All businesses, great and small, have at least one thing in common: payment processors. Cash-only businesses get away without having to pay a processor to complete credit card, debit and digital payments, but that type of business is rare. Accepting card payments is convenient—for you and customers—but it means there’s a risk of credit card fraud. And while point-of-sale (POS) platforms can help you better facilitate payments, they can bring their own obstacles. In a Forbes Advisor poll, 33% of small business owners said credit card fraud is a major issue. Is the risk worth the reward?
What Is Payment Processing?
To accept credit cards, a business must sign up for a merchant account, have a card reader and an internet connection. Credit card processing happens when a customer swipes, taps or dips a credit card or debit card or uses a digital payment method, such as Apple Pay with their phone. Data transfers from the card reader to a card network that communicates between the acquiring bank and the issuing bank. The end of the process results in either an approved or declined transaction.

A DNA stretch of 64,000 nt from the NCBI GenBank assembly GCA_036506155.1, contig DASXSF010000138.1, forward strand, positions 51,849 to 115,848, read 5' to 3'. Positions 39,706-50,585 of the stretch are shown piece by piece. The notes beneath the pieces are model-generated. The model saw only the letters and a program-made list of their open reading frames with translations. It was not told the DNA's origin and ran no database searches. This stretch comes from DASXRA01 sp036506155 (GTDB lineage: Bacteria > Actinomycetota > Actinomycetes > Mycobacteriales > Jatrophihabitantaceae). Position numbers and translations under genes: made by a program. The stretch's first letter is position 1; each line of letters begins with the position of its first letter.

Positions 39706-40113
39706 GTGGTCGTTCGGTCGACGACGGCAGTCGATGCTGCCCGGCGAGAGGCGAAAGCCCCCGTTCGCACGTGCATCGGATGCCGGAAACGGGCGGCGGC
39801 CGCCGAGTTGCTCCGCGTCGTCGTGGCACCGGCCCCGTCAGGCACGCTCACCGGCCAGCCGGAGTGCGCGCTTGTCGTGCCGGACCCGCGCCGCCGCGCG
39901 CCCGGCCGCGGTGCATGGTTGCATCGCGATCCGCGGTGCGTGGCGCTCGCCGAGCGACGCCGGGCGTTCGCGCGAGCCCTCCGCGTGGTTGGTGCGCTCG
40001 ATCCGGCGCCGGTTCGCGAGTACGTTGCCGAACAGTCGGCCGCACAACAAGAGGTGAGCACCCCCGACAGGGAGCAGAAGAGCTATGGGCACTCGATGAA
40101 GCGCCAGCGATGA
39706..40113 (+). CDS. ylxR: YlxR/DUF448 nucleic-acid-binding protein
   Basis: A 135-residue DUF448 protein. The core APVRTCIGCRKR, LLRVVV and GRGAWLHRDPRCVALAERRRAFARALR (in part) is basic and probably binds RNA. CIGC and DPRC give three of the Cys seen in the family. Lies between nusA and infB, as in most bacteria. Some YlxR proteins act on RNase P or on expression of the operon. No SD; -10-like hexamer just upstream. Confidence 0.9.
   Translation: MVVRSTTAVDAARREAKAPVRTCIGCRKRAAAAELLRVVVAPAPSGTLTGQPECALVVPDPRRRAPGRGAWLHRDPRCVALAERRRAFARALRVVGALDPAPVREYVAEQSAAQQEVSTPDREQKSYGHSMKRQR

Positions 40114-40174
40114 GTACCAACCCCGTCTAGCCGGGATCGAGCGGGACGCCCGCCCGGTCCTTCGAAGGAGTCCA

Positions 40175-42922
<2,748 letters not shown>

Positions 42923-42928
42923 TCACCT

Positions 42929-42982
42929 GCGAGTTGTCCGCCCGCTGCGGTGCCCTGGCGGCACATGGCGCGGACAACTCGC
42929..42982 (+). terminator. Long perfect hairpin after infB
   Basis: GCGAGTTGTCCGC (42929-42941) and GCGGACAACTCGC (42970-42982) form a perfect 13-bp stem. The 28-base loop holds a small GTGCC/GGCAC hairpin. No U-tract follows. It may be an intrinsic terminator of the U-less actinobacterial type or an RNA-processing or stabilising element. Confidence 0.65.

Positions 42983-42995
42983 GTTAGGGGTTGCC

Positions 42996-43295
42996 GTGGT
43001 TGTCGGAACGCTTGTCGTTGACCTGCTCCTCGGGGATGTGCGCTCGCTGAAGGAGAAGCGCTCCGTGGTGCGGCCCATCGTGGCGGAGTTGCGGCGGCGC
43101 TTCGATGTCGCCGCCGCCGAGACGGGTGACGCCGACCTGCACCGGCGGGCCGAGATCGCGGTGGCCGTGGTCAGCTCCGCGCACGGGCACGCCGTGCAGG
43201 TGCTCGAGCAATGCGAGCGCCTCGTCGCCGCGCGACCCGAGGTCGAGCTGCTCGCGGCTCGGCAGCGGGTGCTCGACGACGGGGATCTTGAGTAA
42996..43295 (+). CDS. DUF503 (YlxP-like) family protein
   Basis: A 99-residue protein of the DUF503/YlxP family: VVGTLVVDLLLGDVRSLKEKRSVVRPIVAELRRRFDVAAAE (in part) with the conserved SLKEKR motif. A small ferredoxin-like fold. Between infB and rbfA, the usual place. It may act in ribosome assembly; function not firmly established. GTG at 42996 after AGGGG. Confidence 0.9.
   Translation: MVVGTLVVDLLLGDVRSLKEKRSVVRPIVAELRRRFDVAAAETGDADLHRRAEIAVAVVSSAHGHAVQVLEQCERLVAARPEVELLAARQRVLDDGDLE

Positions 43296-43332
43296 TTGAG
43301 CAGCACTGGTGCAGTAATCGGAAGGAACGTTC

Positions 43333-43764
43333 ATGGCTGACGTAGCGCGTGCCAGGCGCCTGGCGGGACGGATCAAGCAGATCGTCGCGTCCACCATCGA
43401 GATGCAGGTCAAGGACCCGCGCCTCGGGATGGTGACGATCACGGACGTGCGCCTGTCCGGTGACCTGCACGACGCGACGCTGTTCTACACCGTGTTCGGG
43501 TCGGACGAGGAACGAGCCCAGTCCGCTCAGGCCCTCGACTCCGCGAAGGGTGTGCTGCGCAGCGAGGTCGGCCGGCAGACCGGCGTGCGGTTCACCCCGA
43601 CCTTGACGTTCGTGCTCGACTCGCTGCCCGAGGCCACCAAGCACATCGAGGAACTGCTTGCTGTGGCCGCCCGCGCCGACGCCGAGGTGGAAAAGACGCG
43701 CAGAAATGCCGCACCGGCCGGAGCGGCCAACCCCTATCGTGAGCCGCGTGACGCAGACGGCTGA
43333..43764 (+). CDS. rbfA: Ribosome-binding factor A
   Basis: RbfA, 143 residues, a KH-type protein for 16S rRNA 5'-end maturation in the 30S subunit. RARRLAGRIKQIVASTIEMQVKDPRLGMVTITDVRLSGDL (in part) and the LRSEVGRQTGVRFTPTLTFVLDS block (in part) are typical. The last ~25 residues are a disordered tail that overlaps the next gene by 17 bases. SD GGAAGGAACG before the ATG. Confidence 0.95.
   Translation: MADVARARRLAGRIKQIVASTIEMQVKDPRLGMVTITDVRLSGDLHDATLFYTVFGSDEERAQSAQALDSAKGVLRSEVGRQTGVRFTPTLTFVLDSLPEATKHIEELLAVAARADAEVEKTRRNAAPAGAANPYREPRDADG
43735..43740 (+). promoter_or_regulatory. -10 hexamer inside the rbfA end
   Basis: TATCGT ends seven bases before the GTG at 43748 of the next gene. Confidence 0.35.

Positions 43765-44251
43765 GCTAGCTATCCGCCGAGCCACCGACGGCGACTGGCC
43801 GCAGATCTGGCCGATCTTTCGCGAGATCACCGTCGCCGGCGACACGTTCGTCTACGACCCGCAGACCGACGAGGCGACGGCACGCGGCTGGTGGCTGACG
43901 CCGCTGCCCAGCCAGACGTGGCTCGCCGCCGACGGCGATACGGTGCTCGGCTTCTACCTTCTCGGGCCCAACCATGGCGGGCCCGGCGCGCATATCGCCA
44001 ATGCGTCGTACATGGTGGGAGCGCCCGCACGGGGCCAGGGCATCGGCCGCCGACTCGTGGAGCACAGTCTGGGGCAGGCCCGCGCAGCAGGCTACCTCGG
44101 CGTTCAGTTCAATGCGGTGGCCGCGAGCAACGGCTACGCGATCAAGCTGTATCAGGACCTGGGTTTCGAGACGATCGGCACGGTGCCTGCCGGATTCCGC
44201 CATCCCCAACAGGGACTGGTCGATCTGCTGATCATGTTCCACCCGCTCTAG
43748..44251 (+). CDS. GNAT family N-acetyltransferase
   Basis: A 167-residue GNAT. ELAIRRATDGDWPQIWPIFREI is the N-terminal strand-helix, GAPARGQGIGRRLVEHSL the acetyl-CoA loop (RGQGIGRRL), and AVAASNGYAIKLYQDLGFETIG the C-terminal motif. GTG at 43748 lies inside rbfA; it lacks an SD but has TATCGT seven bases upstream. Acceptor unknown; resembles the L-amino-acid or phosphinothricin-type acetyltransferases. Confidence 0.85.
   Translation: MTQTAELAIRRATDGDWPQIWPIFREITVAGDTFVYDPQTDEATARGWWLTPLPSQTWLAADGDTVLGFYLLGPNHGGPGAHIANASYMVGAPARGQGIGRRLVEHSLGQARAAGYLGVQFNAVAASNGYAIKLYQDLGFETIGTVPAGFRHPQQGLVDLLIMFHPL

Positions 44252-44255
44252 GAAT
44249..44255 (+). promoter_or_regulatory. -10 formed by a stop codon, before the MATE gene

There are some big benefits to accepting credit and debit cards, rather than cash. Card payments are convenient—there’s no need to withdraw cash to pay for goods, and consumers can use cards to pay for items online. Average transaction totals go up, too—the average card payment is $112, while cash transactions are $22.